Quanser YOUser Webinar with Dr. Polyakov, INRIA

Upgrading Linear PID Controllers: Method of Generalized Homogenization

Linear PID controllers are the most popular solutions in control engineering. They are shown to be efficient in the majority of industrial applications such as process control, robotics, unmanned (flying, underwater, and terrestrial) vehicles, etc.  The linear control theory is well developed in both time and frequency domains, so further improvement of control performance using the same linear strategy seems impossible.

Join us for the webinar presentation Upgrading Linear PID Controllers: Method of Generalized Homogenization, in which Dr. Andrey Polyakov, Researcher at INRIA, France will introduce a nonlinear approach to upgrading linear PID controllers. His approach is based on the so-called generalized homogeneity – a  dilation symmetry, which is discovered in many mathematical models of real physical systems. The proposed design procedure guarantees that the performance of the nonlinear homogeneous controller can never be worse than the performance of the existing linear algorithm. The theoretical results are supported by experiments with the Quanser QUBE Servo 2 rotary inverted pendulum module and the Quanser QDrone quadrotor.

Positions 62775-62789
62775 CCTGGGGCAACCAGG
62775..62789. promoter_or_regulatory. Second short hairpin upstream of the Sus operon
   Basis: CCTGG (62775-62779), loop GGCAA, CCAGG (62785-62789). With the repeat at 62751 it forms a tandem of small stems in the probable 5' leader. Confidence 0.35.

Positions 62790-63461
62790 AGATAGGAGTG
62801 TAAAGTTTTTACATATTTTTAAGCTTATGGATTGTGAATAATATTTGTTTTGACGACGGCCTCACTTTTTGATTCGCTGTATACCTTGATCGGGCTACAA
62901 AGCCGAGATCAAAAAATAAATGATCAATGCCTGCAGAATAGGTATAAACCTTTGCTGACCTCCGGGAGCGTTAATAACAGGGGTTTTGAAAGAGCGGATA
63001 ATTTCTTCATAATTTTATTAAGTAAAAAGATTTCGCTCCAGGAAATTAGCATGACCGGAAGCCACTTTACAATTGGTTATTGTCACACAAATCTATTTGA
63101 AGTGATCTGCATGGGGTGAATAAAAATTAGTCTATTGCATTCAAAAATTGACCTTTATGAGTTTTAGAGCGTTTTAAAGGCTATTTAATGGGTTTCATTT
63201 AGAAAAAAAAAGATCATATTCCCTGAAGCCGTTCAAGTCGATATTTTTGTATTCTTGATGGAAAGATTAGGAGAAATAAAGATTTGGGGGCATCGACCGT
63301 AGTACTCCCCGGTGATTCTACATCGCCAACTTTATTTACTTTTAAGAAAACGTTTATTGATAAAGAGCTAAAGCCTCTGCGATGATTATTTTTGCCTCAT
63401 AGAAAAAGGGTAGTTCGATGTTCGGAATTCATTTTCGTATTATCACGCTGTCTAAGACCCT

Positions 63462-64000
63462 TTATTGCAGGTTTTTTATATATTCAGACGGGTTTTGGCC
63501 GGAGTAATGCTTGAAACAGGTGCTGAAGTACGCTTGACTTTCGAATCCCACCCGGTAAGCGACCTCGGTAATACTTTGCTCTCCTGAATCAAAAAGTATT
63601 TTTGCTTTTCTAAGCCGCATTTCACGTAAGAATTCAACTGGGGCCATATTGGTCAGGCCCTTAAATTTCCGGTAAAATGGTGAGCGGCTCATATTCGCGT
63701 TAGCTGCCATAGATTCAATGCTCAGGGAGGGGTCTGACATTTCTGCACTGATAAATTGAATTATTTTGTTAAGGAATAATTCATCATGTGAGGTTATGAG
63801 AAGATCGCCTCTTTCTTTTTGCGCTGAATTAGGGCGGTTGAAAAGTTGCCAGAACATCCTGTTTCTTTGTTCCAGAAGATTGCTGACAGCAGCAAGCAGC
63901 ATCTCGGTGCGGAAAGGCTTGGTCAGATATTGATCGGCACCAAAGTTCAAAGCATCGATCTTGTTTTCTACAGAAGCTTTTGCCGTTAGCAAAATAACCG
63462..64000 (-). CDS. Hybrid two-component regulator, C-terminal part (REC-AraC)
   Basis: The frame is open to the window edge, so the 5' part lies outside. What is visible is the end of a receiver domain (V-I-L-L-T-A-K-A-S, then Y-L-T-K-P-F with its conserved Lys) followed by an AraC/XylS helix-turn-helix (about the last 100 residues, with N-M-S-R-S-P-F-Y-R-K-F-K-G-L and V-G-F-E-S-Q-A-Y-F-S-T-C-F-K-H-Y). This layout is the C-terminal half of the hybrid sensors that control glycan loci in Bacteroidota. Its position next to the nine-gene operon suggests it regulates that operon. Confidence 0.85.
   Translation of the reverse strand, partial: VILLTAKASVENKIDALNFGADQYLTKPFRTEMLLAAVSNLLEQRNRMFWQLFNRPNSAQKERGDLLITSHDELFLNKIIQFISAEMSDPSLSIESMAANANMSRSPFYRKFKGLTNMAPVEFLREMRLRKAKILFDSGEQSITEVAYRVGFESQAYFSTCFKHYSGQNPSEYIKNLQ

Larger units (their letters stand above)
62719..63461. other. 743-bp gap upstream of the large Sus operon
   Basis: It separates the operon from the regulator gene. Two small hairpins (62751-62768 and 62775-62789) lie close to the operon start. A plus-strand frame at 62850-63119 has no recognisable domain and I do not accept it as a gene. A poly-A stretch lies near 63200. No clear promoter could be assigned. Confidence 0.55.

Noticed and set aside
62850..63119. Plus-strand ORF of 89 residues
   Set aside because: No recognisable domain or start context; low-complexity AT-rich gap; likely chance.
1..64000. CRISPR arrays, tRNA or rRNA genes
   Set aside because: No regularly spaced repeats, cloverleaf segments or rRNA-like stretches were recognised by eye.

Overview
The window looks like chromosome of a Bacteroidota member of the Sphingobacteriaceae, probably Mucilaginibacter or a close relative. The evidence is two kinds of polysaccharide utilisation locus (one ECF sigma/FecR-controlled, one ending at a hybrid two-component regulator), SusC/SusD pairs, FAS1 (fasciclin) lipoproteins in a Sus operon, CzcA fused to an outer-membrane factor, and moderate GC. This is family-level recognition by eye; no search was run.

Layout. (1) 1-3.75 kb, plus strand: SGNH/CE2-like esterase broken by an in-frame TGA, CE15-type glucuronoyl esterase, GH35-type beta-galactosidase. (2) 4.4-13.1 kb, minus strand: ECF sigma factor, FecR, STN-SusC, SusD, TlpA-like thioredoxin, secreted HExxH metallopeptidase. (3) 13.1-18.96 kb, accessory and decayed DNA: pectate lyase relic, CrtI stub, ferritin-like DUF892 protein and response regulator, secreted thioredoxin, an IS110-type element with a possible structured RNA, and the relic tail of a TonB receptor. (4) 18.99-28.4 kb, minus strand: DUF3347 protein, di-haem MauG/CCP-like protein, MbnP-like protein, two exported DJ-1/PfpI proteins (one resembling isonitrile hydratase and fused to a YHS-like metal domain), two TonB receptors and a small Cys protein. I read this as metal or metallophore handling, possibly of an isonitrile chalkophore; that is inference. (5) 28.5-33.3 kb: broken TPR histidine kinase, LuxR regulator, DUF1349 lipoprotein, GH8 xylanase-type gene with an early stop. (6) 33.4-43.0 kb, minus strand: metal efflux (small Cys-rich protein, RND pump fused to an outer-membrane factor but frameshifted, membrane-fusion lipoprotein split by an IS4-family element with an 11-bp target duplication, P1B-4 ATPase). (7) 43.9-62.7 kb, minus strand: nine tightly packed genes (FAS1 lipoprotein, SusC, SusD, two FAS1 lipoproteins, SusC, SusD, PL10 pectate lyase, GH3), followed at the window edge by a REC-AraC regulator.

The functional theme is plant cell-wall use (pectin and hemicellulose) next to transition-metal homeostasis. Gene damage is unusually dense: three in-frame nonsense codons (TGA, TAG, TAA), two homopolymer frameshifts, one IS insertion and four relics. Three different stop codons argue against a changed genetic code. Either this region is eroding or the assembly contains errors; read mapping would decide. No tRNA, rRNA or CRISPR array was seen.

Dr. Andrey Polyakov is a Researcher at Valse team at the National Institute for Research in Computer Science and Automation (INRIA) in Lille, France, and a member of the Control and Scientific Computing (CO2) group at the University of Lille.

He received his Master’s degree in Applied Mathematics and Computer Sciences and a Ph.D. degree in Physical and Mathematical Sciences at Voronezh State University, Russia, and obtained habilitation from the University of Lille. Prior to joining INRIA, Dr. Polyakov was a Post Doctoral fellow at CINVESTAV-IPN  Mexico, held the Associate Professor position at Voronezh State University, and was a Lead Researcher at the Institute of Control Sciences, Russia.

Dr. Polyakov’s research interests include generalized homogeneity in systems and control, non-asymptotic control and estimation, robust and non-linear control, set-theoretic methods in robust control, Lyapunov methods in control and estimation, and active control of turbulent flows. He is a receiver of the Russian Academy of Sciences’ Letov Prize (2011), and an Outstanding reviewer of Automatica prize in 2017. He is a member of the editorial board of the Automation and Remote Control Journal, and author and co-author of more than 270 papers and articles, and 2 patents.